"In the Royal Court decision on forum, it held that the clause did not, on its true construction, amount to an exclusive jurisdiction clause in favour of the Mauritius court but that, even if it did, there existed exceptional circumstances justifying the refusal to stay the Jersey proceedings and it would, to the extent necessary, exercise its discretion to do so on that alternative basis."
"In the context of contractual exclusive jurisdiction clauses, the approach of the Courts to a claim brought in another jurisdiction is well-established. Where a claim has been brought in a court in breach of a contractual exclusive jurisdiction clause, the burden is on the claimant to justify that claim continuing."

Privy Council rules on trust jurisdiction clauses: Crociani & O'rs v Crociani & O'rs [2014] UKPC 40

26 Nov 2014

In Crociani & O'rs v Crociani & O'rs & Camilla de Bourbon des deux Siciles [2014] UKPC 40 ("Crociani"), the Privy Council has delivered a significant ruling which will have far reaching effects for trust lawyers (both contentious and non-contentious) all over the world. Bedell Cristin acted for the successful Respondents in the appeal.

The Jersey proceedings
The Jersey proceedings (issued in January 2013) involve breach of trust claims to recover funds and assets believed to be worth in excess of USD $100 million removed from a trust created in 1987 called the Grand Trust. The impugned transactions principally took place between 2007 and 2011 while the Grand Trust was governed by Jersey law and administered by the First to Third Appellants, including a Jersey professional trustee, BNP Jersey. By a deed dated 10 February 2012, the First to Third Appellants purported to retire as trustees of the Grand Trust in favour of the Fourth Appellant, Appleby Mauritius, and to change the proper law of the trust to that of Mauritius ("the 2012 Retirement"). The validity of the 2012 Retirement is challenged in the proceedings.

The Mauritius proceedings
In March 2013, the Appellants applied ex parte to the Supreme Court of Mauritius on the basis that, pursuant to the 2012 Retirement, the Grand Trust was now governed exclusively by the laws of Mauritius. By the relief sought by the Appellants in the Mauritius proceedings, they seek that court's approval of their actions which lie at the heart of the Respondents’ breach of trust action in Jersey.

The Royal Court decision
On 2 October 2013, after a hearing lasting three days before a Royal Court presided over by Commissioner Clyde-Smith, the Royal Court refused the Appellants’ application to stay the Jersey proceedings on the ground of forum non conveniens. The Appellants applied for permission to appeal against this decision.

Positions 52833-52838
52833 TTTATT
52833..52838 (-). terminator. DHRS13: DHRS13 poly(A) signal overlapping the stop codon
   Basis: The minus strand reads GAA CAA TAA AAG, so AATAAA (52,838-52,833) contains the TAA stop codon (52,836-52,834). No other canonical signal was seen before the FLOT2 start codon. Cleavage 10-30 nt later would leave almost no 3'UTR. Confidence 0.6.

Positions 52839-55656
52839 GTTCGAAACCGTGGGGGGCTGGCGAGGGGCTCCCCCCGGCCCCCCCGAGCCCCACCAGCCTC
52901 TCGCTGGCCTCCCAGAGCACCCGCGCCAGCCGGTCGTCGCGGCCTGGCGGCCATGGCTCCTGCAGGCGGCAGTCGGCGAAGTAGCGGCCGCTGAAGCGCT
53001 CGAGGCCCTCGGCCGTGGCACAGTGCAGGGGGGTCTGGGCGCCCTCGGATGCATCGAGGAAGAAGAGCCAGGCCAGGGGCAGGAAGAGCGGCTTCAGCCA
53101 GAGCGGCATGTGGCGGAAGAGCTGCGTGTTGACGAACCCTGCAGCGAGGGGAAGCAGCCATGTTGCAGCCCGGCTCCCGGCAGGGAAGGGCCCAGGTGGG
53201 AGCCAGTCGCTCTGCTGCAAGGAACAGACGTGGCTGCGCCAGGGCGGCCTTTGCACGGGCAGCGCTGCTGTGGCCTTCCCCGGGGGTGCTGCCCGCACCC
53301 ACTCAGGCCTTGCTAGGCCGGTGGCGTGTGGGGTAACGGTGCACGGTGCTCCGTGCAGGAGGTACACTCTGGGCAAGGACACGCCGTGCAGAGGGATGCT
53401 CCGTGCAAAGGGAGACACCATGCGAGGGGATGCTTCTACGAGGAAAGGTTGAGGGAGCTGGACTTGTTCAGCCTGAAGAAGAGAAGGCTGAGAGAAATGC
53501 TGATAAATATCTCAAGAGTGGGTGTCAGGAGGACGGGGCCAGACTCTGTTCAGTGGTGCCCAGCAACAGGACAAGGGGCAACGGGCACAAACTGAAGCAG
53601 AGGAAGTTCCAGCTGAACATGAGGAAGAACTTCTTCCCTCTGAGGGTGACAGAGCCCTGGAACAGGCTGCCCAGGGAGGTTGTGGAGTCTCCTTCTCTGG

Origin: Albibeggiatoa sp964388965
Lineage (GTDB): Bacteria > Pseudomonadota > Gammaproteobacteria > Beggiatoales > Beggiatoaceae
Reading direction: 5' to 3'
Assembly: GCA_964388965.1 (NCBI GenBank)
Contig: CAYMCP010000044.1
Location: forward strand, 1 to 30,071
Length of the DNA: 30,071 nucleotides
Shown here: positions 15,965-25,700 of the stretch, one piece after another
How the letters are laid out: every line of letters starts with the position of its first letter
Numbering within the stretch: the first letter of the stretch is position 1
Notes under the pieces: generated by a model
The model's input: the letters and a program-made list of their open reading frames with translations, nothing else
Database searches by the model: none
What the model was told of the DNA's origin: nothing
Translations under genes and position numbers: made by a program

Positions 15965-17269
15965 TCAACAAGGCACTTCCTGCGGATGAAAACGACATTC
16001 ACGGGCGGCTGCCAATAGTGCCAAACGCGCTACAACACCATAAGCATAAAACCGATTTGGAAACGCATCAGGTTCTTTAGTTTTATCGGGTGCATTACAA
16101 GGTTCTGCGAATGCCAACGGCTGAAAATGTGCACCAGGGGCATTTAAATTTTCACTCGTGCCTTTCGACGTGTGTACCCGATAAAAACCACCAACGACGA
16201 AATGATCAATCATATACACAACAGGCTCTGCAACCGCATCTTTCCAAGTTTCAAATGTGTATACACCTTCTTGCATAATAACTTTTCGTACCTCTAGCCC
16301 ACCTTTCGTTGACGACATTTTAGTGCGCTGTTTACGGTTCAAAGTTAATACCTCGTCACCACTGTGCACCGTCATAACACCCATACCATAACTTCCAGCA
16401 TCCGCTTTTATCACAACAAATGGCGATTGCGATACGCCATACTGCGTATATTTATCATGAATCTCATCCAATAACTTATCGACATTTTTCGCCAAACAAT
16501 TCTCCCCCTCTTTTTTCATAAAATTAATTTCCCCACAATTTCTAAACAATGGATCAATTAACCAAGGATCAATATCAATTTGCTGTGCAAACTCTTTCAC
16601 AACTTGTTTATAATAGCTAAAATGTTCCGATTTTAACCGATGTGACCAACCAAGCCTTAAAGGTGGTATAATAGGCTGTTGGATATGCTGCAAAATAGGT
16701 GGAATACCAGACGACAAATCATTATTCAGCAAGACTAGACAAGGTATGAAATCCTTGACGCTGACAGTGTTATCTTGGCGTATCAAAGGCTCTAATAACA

Construction of Clause 12
Clause 12, which the Appellants contended was an exclusive jurisdiction clause in favour of Mauritius, gave the trustees the power to appoint new trustees in another jurisdiction and to declare that the trusts shall be read and take effect according to the laws of the country of the residence or incorporation of the new trustees. If this power was exercised, the critical part of the clause went on to provide that: "… thereafter the rights of all persons and the construction and effect of each and every provision hereof shall be subject to the exclusive jurisdiction of and construed only according to the law of the said country which shall become the forum for the administration of the trusts hereunder."

In the Royal Court decision on forum, it held that the clause did not, on its true construction, amount to an exclusive jurisdiction clause in favour of the Mauritius court but that, even if it did, there existed exceptional circumstances justifying the refusal to stay the Jersey proceedings and it would, to the extent necessary, exercise its discretion to do so on that alternative basis. The Appellants sought leave to appeal to the Court of Appeal contending that the Royal Court had erred both in its approach to construction and in terms of its assessment of how its discretion ought to be exercised when departing from the application of the clause.

The Court of Appeal decision
Following a two day hearing which concluded at the end of January 2014, the Court of Appeal unanimously dismissed the appeal, but granted leave to appeal to the Privy Council. The Court of Appeal decision was explored in further detail in our previous briefing.

The Privy Council decision
Following a two day hearing which concluded at the beginning of October 2014, the Privy Council have advised that the appeal from the decision of the Court of Appeal should be dismissed.